Difference between revisions of "Ijtihad (Independent Reasoning in Islamic Law)"

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====Wahhabism, Salafism, and Islamism====
====Wahhabism, Salafism, and Islamism====
Starting with [[Wahhabism|Ibn Abd al-Wahhab]] in the 18th century, helped begin what is today known as [[salafism]]. This movement essentially advanced the idea that conformity with the formal jurisprudential methodology of the classical schools of Islamic law stifled an adherence to the words and plain meaning of the Qur'an and sunnah.
Starting with [[Wahhabism|Ibn Abd al-Wahhab]] in the 18th century, helped begin what is today known as [[salafism]]. This movement essentially advanced the idea that conformity with the formal jurisprudential methodology of the classical schools of Islamic law stifled an adherence to the words and plain meaning of the Qur'an and sunnah.

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Ijtihad (اجتهاد‎, ’iğtihād) is a technical term of Islamic law and jurisprudence that describes the process of making a legal decision by independent interpretation of Islamic (the Qur'an and the Hadith), particular as relates to legal matters. The opposite of ijtihad is taqlid, which is Arabic for "imitation". Ijtihad is only used on matters of Islamic law for which no there are no unambiguous texts found in scripture.


Before and after the 13th century

During the formative and classical periods of Islamic law, ijtihad was something that competent scholars of Islam (and, in the earliest years, Muhammad's companions) regularly undertook, as Islamic legal theory and the major schools of Islamic law (Madh'habs) were still developing. Consequently, with little no precedence on legal matters, scholars would create this precedence by issuing new rulings, and ijtihad was a relatively common phenomenon. The inflow of new and challenging ideas, particularly those of the ancient greek philosophers, kept things from altogether settling into stone for at least a couple centuries.

By the 13th century, however, it is said that the "gates of Ijtihad" were closed. This was, of course, not a concrete development, but rather the general feeling that, since legal theory and judgements (ahkam) regarding all (at the time) plausible legal scenarios had been charted by the four madhabs, there was no substantially new work needing to be done. Moreover, in a manner of golden-age thinking (the centuries prior to the 13th century are often referred to as "the golden age of Islamic law"), subsequent Islamic scholars began to develop a special reverence for the prolific scholars of these earlier centuries, and started to feel as though their contemporaries lacked the competence and broad authority required to issue new judgements that disagreed with their predecessors.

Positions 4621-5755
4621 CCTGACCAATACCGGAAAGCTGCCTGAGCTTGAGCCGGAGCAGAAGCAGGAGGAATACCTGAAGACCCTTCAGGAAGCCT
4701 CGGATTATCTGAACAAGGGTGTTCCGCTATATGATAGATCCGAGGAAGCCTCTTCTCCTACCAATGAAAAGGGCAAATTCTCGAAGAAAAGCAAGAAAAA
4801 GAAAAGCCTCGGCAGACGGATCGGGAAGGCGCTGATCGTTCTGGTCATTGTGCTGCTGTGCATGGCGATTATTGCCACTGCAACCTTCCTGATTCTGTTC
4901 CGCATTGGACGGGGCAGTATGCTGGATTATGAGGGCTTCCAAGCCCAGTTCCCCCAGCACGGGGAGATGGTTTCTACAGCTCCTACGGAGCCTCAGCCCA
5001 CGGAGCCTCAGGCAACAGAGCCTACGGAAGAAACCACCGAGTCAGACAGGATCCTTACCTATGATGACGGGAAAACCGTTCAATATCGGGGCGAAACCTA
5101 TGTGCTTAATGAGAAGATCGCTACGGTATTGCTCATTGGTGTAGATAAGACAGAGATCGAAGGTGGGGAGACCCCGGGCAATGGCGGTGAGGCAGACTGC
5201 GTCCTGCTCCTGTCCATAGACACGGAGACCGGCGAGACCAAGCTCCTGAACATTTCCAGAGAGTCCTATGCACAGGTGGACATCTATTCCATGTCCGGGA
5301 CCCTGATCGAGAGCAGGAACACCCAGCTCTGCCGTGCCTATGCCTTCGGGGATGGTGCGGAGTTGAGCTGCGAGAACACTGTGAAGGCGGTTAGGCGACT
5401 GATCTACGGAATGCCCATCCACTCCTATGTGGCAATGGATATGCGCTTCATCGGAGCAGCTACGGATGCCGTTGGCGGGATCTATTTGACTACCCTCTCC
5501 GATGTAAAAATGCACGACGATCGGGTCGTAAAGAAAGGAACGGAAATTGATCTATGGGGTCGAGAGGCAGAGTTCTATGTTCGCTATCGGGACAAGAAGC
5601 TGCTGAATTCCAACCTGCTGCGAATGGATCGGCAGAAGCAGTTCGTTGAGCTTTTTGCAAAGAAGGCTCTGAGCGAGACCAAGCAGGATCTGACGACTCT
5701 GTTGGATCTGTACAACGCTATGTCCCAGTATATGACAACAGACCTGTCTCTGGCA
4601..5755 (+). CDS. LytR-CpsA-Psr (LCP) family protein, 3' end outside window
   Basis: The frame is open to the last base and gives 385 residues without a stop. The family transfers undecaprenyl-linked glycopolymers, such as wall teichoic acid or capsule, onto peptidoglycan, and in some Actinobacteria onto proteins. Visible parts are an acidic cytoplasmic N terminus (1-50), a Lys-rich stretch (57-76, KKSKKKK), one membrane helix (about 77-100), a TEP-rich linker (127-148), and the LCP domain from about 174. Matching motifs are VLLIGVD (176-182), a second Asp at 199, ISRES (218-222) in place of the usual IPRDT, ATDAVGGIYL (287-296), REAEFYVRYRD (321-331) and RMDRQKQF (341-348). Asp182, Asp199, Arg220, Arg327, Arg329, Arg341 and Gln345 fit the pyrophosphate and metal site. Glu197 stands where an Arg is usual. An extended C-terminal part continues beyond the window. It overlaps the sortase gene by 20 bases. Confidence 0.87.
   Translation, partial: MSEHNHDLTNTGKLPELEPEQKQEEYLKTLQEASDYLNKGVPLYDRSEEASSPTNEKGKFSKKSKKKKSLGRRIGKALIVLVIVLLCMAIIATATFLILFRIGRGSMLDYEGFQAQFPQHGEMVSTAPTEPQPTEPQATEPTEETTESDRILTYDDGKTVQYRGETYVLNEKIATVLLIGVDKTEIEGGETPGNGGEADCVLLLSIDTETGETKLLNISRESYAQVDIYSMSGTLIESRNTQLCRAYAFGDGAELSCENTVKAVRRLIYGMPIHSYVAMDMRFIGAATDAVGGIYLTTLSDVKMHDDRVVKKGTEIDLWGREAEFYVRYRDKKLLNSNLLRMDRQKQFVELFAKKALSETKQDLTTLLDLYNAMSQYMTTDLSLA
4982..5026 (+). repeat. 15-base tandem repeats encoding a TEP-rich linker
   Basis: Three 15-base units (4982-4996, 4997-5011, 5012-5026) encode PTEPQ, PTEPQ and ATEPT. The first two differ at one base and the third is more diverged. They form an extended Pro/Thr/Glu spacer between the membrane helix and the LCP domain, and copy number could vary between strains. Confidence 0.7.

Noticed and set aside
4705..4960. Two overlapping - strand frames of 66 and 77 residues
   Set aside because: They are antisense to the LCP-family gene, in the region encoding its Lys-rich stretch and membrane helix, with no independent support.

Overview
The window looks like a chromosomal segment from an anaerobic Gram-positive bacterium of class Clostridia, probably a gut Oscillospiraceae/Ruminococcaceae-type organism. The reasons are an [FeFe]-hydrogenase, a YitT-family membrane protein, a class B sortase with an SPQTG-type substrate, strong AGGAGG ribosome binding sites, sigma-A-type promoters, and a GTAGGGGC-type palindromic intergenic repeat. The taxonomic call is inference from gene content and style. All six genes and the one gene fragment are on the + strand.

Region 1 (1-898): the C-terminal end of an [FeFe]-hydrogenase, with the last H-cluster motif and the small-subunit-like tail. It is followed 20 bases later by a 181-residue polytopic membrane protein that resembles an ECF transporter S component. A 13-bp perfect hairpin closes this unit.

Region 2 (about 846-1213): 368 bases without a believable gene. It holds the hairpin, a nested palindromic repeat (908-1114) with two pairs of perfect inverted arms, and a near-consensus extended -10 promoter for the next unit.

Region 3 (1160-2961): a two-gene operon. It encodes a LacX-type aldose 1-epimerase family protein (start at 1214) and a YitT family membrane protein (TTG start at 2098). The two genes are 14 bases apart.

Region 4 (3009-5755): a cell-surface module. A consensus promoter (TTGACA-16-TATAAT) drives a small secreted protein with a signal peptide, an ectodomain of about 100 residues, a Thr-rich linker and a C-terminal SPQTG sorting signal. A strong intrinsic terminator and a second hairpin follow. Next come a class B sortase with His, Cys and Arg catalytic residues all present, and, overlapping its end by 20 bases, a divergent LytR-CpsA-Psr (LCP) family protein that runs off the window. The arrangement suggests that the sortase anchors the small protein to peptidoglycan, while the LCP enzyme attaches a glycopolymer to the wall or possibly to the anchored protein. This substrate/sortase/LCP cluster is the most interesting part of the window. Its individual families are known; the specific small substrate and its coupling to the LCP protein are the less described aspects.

the 13th century did not result in an absolute cessation of new ideas in the field of Islamic law, but marked a peak whereafter begun a decline. Further confirming and perpetuating this decline in ijtihad was the fact that the likes of al-Ghazali and Ibn Taymiyya had, by this point, written several influential works condemning and "dismantling" the ideas of the Greek philosophers. Coupled with and confirming the "closing of the gates of ijtihad", this decline of Islamic philosophy ensured that future generations would be marked with an increasing rigidity and obsession with past legal precedence.

Modern period

Wahhabism, Salafism, and Islamism

Starting with Ibn Abd al-Wahhab in the 18th century, helped begin what is today known as salafism. This movement essentially advanced the idea that conformity with the formal jurisprudential methodology of the classical schools of Islamic law stifled an adherence to the words and plain meaning of the Qur'an and sunnah.

More important than the specific branch of Salafi thinking that Ibn Abd al-Wahhab's ideas would evolve into was the general notion that new, original interpretations of Islam core scriptures was possible, and that the classical schools of law had not only outgrown their initial usefulness, but had begun to undermine Muslims' loyalty to Islam's scriptures through their alleged idolization of scholars of Islamic law.